Ask the Researcher
Jeffery Driban, PhD, ATC, CSCS
Novel Assessment Strategies for Osteoarthritis
Osteoarthritis is characterized by multi-tissue organ failure of synovial joint(s) and is the most common form of arthritis. If a patient has a history of a knee injury then they are four times more likely to develop knee osteoarthritis (another way to think of this: if you tear your ACL or meniscus there is roughly a 50% chance you will have symptomatic osteoarthritis within 20 years). Globally, over 77 million people have symptomatic osteoarthritis and by 2050 it estimated that over 195 million people will suffer osteoarthritis. To mitigate the global burden of OA, researchers are pursuing disease-modifying interventions to slow, halt, or reverse disease progression. Unfortunately, there is still no FDA approved disease modifying osteoarthritis intervention. There are numerous theories for why disease modifying interventions, which may work in animals, fail in humans (for example, the animal models don’t reflect human osteoarthritis, the measurements of osteoarthritis are not sensitivity enough, we treat patients to late in the disease process when we can no longer save the joint). Another reason why the treatments might not work is that osteoarthritis can be very variable among patients: some progressing faster than others, some with more severe pain, etc. Some researchers have proposed that osteoarthritis might not even be one disease but a collection of diseases with a common end-point.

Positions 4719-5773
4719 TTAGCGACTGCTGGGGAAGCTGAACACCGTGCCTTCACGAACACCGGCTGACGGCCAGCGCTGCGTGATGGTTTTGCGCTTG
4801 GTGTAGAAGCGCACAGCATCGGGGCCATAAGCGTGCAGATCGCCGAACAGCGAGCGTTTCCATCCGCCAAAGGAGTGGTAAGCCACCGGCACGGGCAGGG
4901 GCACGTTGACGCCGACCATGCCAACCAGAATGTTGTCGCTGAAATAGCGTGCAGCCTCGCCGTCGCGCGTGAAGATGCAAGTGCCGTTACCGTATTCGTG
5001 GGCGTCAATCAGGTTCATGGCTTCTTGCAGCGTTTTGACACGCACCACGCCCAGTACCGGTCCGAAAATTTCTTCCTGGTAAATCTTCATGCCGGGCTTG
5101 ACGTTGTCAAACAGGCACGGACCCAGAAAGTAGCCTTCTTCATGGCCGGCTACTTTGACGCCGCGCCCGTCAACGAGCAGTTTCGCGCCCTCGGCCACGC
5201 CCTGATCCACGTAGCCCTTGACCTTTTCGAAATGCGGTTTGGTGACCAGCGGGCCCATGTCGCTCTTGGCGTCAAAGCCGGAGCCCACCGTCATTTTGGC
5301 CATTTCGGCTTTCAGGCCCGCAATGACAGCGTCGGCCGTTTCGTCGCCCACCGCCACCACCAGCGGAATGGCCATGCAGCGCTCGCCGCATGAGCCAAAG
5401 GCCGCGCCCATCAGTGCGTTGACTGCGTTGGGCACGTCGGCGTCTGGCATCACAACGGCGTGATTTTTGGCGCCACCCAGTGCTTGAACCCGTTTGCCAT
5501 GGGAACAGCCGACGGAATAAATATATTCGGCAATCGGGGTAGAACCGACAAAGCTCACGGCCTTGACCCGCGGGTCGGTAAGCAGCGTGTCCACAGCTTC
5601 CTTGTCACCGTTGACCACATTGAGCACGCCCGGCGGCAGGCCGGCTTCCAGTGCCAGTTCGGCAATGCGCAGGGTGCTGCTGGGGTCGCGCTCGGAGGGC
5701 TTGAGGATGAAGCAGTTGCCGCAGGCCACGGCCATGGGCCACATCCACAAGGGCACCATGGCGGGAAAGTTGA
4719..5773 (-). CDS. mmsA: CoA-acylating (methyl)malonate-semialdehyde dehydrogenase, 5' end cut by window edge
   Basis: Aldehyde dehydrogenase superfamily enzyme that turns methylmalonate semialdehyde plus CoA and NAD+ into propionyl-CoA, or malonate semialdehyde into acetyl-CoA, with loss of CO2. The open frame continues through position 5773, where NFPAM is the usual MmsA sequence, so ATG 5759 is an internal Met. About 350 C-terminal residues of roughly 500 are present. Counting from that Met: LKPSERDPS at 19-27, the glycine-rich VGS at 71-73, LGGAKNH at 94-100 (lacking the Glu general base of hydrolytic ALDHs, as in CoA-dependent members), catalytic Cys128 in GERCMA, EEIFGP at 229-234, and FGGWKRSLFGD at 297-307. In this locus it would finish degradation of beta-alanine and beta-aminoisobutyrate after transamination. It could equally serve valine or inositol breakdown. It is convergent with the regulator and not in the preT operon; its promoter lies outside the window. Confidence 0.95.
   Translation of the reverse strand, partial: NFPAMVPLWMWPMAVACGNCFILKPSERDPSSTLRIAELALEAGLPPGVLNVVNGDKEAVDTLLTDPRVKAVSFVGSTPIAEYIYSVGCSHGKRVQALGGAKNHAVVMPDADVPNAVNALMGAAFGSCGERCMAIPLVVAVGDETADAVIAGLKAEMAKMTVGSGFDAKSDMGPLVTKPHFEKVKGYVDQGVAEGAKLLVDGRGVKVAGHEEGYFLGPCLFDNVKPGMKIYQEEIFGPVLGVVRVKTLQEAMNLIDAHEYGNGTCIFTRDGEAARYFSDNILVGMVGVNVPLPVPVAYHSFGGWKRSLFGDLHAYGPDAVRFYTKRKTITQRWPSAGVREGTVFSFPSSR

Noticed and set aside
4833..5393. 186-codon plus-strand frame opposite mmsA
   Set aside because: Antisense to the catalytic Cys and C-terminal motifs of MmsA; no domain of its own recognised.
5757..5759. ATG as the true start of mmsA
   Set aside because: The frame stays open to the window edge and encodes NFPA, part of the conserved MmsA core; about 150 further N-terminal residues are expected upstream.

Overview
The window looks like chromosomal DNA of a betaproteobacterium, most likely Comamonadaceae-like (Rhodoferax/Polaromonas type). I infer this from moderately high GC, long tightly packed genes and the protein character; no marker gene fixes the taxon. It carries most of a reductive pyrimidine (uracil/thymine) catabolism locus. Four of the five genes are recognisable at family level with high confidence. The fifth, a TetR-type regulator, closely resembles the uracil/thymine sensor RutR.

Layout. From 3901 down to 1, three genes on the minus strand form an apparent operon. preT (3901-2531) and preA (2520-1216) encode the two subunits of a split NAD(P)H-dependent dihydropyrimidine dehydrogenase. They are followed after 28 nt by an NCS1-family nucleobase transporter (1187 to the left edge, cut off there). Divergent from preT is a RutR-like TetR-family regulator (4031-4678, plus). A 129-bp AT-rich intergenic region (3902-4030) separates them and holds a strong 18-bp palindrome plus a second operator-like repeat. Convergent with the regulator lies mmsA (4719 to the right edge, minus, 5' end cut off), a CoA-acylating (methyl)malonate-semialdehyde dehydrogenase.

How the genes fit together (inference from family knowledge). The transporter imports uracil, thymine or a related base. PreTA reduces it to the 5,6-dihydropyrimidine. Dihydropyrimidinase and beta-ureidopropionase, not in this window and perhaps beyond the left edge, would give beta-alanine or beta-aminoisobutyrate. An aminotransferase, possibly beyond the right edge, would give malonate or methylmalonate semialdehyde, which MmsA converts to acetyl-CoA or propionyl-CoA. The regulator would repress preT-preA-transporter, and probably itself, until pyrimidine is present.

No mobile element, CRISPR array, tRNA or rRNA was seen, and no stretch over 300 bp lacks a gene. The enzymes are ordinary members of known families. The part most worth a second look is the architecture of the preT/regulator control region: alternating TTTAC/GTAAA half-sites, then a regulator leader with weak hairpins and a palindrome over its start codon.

My research interest is in exploring new quantitative assessment strategies for osteoarthritis using magnetic resonance imaging and biochemical markers. I have done research with animals and humans to explore how osteoarthritis develops and progresses as well as what might make one group of patients unique from another. I believe that by understanding the characteristics of each patient (or subset of patients) and their osteoarthritis we can target treatments more effectively to the correct patients and eventually find ways to prevent or at least slow the progression of osteoarthritis.
This week I will be glad to answer questions about osteoarthritis; including but not limited to risk factors for osteoarthritis, clinical evidence for interventions, disease progression, and emerging trends. I will try to answer your questions with objective responses and links to articles but some of these answers will represent my opinions on the available data and do not represent the opinions of SMR, the other collaborators to the blog, my research collaborators, or my medical institution.
I look forward to hearing from you and answering your questions.
In the November 2010 NATA News Dr. Ryan Tierney and I also wrote an article discussing the need for sports medicine clinicians to take an active role in promoting our patient’s long-term quality of life.
Written by: Jeffery Driban
Reviewed by: Stephen Thomas